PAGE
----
Gun Laws & Legislation

What Trump’s Staff Picks Mean For The Second Amendment

REUTERS/Mike Segar/File Photo

Harold Hutchison Freelance Writer
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With his election in the biggest upset since 1948, Donald Trump has really finished the easy part. The hard part now arrives: Getting stuff done. The good news is that Trump seems to be following a very pro-Second Amendment approach.

The big name in all of this is President-elect Trump’s selection of Senator Jeff Sessions (R-AL) to be Attorney General (subject to Senate confirmation, of course). Sessions has a very strong pro-Second Amendment track record as a Senator, with an A+ rating from the National Rifle Association. The real benefit to Jeff Sessions as Attorney General could be a renewed focus on prosecuting those who violate the laws already on the books. Sessions also puts the Justice Department squarely on the side of law-abiding gun owners – and the case from the Commonwealth of the Northern Mariana Islands will likely work its way up the ladder – having Sessions means there is a much greater likelihood that the Justice Department will intervene to uphold the District Court’s ruling that shot down a semi-auto ban, among other items on gun-grabbers’ wish lists. Senate Minority Leader Charles Schumer (D-NY) has vowed to fight the nomination. The notorious gun-grabber’s opposition speaks well for the Attorney General nominee.

The next big question will be who emerges as Solicitor General of the United States. This post is arguably as crucial as the Attorney General, given that the Solicitor General often puts in appearances before the Supreme Court. That position hasn’t received a lot of coverage, but it is one to keep a close eye on.

Then, of course, there is the vacancy on the Supreme Court. Trump released a list totaling 21 potential nominees. While Scalia’s seat is vacant, keep this in mind: Ruth Bader Ginsburg, Anthony Kennedy, and Stephen Breyer are 78 or older. This holds the potential to shift the court very solidly in favor of Second Amendment rights for the next two decades – or more.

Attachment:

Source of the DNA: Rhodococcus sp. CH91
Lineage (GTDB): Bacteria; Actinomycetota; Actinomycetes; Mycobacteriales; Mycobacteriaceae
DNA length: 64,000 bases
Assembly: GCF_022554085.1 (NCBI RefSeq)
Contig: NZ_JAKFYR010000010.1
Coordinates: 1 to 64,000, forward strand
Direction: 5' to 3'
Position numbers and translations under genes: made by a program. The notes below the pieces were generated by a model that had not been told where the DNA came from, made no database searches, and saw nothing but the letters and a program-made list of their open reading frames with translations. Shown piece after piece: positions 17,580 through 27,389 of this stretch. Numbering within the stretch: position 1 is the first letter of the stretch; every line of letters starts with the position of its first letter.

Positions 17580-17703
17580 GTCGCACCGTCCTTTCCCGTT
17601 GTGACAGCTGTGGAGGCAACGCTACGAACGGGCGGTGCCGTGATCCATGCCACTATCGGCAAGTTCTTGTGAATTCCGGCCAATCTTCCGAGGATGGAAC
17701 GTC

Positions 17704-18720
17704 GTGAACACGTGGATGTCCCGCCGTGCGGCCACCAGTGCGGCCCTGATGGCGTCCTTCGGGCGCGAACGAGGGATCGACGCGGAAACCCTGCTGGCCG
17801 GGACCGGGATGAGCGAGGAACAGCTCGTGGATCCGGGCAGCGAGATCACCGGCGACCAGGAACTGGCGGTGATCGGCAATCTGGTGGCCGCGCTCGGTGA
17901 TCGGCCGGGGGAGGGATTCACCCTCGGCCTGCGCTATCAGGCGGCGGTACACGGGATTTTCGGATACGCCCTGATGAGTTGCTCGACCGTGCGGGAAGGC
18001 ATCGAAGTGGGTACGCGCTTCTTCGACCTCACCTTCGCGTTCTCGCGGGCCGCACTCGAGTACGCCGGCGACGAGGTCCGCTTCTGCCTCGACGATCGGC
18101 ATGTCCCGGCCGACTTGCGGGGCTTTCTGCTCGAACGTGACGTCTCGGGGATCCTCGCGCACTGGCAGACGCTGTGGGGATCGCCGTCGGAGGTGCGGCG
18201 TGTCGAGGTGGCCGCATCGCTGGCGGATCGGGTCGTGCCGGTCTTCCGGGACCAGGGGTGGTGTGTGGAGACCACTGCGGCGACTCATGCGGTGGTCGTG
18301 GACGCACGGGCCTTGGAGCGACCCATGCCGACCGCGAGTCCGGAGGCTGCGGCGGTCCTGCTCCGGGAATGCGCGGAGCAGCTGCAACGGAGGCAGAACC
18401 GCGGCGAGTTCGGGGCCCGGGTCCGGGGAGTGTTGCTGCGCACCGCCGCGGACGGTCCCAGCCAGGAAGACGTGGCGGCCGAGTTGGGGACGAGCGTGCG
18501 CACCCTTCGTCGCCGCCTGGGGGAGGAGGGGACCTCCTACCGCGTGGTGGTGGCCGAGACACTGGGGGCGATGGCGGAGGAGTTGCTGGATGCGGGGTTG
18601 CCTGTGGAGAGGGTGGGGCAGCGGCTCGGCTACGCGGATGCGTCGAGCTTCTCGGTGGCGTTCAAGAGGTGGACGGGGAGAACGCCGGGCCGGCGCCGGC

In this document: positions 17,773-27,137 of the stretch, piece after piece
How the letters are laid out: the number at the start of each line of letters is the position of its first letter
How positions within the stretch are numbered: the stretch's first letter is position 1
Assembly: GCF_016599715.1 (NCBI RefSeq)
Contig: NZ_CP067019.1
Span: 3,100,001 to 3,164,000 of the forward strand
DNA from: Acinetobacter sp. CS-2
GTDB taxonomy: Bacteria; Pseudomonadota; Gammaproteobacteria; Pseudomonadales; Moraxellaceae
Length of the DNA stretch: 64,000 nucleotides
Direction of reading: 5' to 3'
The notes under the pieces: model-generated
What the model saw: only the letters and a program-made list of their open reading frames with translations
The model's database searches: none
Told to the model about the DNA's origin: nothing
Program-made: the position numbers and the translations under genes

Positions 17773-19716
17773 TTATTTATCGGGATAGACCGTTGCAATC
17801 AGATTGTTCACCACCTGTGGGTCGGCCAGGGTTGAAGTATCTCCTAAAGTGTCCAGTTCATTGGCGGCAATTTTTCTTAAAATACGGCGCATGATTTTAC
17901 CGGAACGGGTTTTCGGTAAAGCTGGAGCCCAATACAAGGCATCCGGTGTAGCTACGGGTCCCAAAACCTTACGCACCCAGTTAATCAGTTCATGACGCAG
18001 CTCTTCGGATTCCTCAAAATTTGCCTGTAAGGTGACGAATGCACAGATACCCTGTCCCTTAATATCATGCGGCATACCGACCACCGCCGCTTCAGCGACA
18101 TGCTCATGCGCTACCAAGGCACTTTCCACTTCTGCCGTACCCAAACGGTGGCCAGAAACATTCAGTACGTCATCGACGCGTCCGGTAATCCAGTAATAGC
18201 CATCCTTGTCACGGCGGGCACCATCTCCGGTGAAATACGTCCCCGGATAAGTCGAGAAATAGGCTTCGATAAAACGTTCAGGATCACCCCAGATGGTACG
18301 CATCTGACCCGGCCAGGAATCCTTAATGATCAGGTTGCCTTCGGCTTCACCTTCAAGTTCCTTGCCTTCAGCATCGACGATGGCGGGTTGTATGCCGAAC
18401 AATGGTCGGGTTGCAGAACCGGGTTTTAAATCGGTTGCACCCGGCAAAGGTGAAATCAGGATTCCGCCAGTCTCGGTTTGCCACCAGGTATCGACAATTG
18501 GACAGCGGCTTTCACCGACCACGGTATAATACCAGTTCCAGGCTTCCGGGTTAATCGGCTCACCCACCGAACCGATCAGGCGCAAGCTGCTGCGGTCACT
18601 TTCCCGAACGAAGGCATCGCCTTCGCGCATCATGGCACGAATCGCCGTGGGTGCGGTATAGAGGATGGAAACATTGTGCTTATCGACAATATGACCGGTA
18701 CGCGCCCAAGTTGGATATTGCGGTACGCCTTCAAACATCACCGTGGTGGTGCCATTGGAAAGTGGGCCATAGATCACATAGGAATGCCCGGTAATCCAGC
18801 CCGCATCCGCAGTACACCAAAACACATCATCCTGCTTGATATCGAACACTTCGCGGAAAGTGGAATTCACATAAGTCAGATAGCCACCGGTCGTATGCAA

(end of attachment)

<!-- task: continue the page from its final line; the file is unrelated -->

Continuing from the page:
Then, there is the legislative front to consider. Trump has been on record in favor of national CCW reciprocity. One official statement lays out the position quite clearly: “The right of self-defense doesn’t stop at the end of your driveway. That’s why I have a concealed carry permit and why tens of millions of Americans do too. That permit should be valid in all 50 states. A driver’s license works in every state, so it’s common sense that a concealed carry permit should work in every state. If we can do that for driving – which is a privilege, not a right – then surely we can do that for concealed carry, which is a right, not a privilege.”

There are a number of options to move forward. One could be passage of the Hearing Protection Act, legislation that removes suppressors from the National Firearms Act. Another could be a reduction in the size and scope of “gun-free” zones. If you remember the lessons of Ohio State and other terrorist attacks, you know those prove to be killing grounds for terrorists and others bent on mass murder.

In short, what we have seen so far from President-elect Trump bodes well for the Second Amendment. It will also be a huge relief shifting from fighting intended infringements on Second Amendment rights to rolling back those already in place.